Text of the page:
Tactics To Amend Phb Production

Generally, non-genetically engineered bacterial strains are used in PHB production systems but efforts have been made to enhance PHB production through genetic engineering. Most the modifications include changes in regulatory systems and transgenic favouring PHB synthesis. Deeper insights into regulatory pathways have led to the construction of mutants with improved PHB production. Moreover, few transgenic strains have exhibited to produce ample of PHB for mass scale production. The growth in fermentation approaches has also exhibited hope for improvement. In general, the exploitation of recombinant bacterial strains in combination with continuous and multi-stage fermentation techniques and cheaper raw material could be a particular way to improve PHB production at mass scale.

Applications Of Phb And Current Commercial Status Of Bioplastics

Apart from the common applications such as production of poly bags, receptacles, instrumentation and decanters for soft drinks and dairy products, drugs can be made with the help of bioplastic. With the advancement of knowledge and technology, this biomaterial will mediate the manufacturing of products like cellular phones, cameras, medical equipments and automobile parts. The application of bioplastics in tissue engineering as a scaffolding material is presently gaining interest (Misra
et al., 2006; Luklinska & Bonfield, 1997). They can be a replacement of body devices as they are immunologically inert and degraded slowly inside human tissue. These are used by scientist to make medical devices like artificial bone implants, pacemaker, valves and bio-resorbable surgical sutures (Fedorov et al., 2005; Rossiiskaia akademiia nauk et al.,1995). They can also be used as drug delivery agents for slow and constant release of drug inside the body for a longer time period (Chen & Wu, 2005; Grage et al., 2009).

Studies related to use of bioplastics in medical science are in preliminary phase and a lot of improvements have to be done. PHB based microcapsules have many applications in pharmacology such as a controlled release of water soluble drugs, various types of proteins, peptides and nucleic acids. Controlled release Methylene green drug is encapsulated with PHB microcapsules is an example of biodegradable microcapsules (Bonartsev et al., 2007). Since the large-scale production of bioplastics at industrial scale is very expensive so it has not been used extensively. During 20th century, the bioplastics production was mainly dominated by the developed countries like North America, Japan, and Western Europe etc. Bioplastic market is at its initial stages of development in South East Asia. In the recent years biopolymers are becoming a crucial part of Food Science and Technology, Nanotechnology, Chemical Sciences, Medical and Agricultural Sciences. Nearly 20% increase in bioplastic production was observed in this year. The production of bioplastic has increased for 1.5 million tons in 2011 to 6 million tons in 2016 (five-fold increase). By 2020 bioplastic production will touch a mark of 12 million tons (International Conference and Exhibition on Biopolymers and Bioplastics, 2015).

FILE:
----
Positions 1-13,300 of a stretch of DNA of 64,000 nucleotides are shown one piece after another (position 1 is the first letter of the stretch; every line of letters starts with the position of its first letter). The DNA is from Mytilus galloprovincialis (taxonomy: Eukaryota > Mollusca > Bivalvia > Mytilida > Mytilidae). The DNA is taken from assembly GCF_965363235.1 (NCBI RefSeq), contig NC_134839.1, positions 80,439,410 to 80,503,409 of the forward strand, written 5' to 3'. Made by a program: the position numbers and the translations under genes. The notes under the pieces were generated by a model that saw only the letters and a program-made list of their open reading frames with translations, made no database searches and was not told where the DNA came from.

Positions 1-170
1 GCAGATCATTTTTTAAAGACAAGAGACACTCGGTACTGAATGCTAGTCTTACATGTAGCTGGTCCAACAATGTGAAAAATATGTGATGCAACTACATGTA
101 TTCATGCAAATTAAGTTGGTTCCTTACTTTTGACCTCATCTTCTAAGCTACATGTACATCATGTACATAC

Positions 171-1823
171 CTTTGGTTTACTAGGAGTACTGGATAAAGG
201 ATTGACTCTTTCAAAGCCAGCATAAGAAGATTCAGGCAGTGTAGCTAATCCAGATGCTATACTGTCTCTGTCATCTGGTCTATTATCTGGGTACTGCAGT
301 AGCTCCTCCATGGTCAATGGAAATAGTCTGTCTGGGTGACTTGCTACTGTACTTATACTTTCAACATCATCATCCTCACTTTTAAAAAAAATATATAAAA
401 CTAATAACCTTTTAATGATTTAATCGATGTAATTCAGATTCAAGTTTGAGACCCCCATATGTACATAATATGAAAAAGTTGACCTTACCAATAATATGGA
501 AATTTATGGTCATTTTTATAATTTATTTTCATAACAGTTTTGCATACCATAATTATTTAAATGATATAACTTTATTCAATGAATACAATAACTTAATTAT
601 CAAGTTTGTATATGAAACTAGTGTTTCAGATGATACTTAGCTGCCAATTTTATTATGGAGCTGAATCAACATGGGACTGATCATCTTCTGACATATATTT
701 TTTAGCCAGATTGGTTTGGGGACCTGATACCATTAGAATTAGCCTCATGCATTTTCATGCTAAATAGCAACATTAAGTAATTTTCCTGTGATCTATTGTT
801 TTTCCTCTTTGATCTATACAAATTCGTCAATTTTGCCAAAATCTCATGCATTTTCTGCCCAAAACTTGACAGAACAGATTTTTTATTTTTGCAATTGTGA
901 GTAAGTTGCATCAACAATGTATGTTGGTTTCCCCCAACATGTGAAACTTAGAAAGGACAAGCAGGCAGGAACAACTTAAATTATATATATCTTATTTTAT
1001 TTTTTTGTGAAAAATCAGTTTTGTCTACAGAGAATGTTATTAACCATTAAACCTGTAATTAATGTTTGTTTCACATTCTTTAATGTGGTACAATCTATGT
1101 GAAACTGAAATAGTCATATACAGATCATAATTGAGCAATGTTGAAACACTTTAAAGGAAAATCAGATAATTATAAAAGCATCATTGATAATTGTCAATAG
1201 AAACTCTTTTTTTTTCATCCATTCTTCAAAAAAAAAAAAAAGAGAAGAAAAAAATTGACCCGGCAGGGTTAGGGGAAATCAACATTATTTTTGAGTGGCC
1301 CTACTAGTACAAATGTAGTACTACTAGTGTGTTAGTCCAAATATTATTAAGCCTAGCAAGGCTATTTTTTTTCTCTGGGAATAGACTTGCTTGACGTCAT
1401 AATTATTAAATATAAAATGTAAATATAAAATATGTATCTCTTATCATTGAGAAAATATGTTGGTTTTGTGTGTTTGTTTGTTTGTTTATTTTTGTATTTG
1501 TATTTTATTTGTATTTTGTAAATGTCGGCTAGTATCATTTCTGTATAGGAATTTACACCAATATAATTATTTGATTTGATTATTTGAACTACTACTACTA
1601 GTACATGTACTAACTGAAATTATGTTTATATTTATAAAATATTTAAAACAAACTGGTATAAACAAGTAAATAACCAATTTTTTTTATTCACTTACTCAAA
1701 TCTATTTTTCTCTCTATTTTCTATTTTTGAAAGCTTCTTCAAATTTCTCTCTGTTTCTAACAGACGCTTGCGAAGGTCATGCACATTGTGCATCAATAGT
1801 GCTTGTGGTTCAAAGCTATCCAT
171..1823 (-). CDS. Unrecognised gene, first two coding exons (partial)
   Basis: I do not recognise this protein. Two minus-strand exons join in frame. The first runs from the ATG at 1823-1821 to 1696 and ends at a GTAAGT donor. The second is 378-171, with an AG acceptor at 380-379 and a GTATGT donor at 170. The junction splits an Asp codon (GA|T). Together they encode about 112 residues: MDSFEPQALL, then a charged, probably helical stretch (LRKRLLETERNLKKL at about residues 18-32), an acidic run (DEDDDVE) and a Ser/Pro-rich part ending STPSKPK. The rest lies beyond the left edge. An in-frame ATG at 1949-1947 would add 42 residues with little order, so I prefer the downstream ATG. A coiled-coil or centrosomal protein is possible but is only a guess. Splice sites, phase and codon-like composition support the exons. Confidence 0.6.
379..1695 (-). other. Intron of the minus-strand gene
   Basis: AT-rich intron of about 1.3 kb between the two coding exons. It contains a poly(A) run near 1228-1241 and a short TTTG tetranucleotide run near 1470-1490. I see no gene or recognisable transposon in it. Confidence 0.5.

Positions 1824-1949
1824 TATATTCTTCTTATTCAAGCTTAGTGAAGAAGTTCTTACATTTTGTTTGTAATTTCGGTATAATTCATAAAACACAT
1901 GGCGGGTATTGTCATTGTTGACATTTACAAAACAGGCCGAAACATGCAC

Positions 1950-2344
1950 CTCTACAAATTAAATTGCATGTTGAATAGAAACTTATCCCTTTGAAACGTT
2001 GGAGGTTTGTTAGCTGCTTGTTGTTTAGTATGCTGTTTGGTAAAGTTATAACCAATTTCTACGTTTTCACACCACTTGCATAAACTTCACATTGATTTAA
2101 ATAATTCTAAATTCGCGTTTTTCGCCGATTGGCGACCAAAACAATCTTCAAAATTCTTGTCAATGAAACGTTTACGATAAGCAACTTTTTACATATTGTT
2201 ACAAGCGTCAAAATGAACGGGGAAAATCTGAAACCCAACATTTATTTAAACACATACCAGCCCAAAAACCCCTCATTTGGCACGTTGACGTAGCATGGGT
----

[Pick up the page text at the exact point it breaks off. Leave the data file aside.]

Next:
Conclusion And Future Outlook

As the public concerns are increasing about the hiking cost of petroleum and damaging effects of the petroleum based plastic materials in the environment, this work was focused on the production of biodegradable plastics polyhydroxybutyrate from low-cost and easily available raw materials. PHB is a biopolymer which can be completely degraded into H2O and CO2 by soil microorganisms. This review paper was aimed to provide an overview of bacterial polyhydroxybutyrate. This review covers the characterization, biosynthesis, identification and quantification, biotechnological strategies for improvement of PHB production, and its application in different fields. Presently their production is pricey and laborious, so profit making from bioplastics is at initial stages. Advance investigations on high PHB producing novel bacteria novel bacteria, recombinant microbial strains, mixed cultures, competent fermentations, recovery, purification and the use of low-cost and economical substrates like Agri-byproducts can significantly help to trim down the production cost.